Lothian and Borders Police in Scotland are one of the first forces in the country to actively allow Facebook users to report crimes online through their ‘Made from Crime’ initiative, launched August 2011 (Cotton, 2011). The site was to catch criminals who are living beyond their means using the proceeds of crime by allowing anonymous tips through the Facebook page or Crimestoppers Website. Crimestoppers have also launched an application for use on smartphones called ‘TipSumbit’ to help report crimes in USA through tips or videos directly to the Police (Urbaszewski, 2012). Both of these methods allow the user to remain anonymous which can be a certain appeal for witnesses. However, with both communications being relatively new to the field, there is limited monitoring by the Police so tips sent in may not be read and acted upon instantly, which could lead to the information becoming out of date. This could be counteracted by employing more employees within the police in UK, however, due to government budget cuts; the police force has been declining for the last couple of years with over 24,000 police jobs being lost since the general elections (Burns-Murdoch, 2012). For an application or website such as these to work efficiently a significant amount of money would needed to be invested into it for it to have a chance to succeed. The current economic situation in this country is one of many reasons why this improvement in reporting crimes is occurring at a slow pace and has not taken off nationwide.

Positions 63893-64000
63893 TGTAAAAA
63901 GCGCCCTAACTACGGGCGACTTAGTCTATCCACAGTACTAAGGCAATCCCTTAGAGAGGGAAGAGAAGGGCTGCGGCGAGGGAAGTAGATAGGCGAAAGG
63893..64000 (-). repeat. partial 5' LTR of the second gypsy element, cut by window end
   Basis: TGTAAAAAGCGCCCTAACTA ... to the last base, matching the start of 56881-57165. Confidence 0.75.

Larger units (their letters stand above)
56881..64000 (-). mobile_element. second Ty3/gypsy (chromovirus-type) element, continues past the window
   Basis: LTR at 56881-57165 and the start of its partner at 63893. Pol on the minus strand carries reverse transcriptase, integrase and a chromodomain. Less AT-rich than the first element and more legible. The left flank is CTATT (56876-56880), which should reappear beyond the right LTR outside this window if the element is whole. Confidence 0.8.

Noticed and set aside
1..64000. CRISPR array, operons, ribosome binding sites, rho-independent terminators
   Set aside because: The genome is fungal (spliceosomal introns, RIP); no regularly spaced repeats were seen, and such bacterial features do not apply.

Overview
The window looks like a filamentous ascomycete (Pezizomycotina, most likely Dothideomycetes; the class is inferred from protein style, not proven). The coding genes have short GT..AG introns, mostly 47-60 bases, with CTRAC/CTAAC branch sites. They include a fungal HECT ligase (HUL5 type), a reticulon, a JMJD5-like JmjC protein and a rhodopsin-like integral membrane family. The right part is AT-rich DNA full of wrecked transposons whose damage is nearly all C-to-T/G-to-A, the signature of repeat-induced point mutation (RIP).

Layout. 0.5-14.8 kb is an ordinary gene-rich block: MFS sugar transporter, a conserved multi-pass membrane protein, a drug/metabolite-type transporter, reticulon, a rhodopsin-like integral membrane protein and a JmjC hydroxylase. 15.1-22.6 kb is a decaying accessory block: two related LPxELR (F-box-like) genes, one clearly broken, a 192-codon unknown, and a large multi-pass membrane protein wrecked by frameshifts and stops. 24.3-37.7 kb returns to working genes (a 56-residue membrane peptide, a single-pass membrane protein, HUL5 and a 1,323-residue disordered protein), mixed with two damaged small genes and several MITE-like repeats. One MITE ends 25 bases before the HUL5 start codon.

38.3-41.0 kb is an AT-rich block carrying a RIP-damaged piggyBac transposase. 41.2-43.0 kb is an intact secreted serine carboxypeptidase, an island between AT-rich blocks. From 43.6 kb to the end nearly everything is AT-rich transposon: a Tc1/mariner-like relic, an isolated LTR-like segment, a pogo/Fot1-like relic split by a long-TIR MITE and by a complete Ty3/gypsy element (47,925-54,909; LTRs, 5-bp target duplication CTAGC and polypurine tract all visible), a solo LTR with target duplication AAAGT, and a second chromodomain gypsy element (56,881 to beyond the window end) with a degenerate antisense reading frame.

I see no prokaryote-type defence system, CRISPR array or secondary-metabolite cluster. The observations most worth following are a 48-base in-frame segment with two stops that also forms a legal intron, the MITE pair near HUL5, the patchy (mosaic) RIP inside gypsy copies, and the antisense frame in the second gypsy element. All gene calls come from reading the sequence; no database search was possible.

In 2012, the Leveson Inquiry was brought about after there were breaches in the privacy of both celebrities and the general public which warranted the investigation into the media and how it acted. It recommended a new independent body to moderate the press. Although this is regarding the current press, which is mainly newspapers, similar findings can be applied to social media as news is slowly moving into online media including social media so the recommendation from Leveson can be used for the data provided on social media websites.
Leveson (2012) concludes that ‘there have been too many times when, chasing the story, parts of the press have acted as if its own code, which it wrote, simply did not exist’. This could be used to describe the Police using social media to support investigations it undertakes when looking for evidence online. The Police have not been trained to use it, nor is the data valid so using it would be a breach of ethics. The information, although has been proved useful in certain cases, if it’s not obvious, could lead to the Police ‘jumping the bandwagon’ and following a suspect who may not be the person they are looking for or hold an individual responsible for a crime they did not commit if the information they have provided online was misinterpreted. As all data inputted through social media is self-edited, it may not be truthful, so should not be taken for granted. This is where using social media to help solve or understand crimes is unreliable due to the freedom people have with what they post and upload to these websites.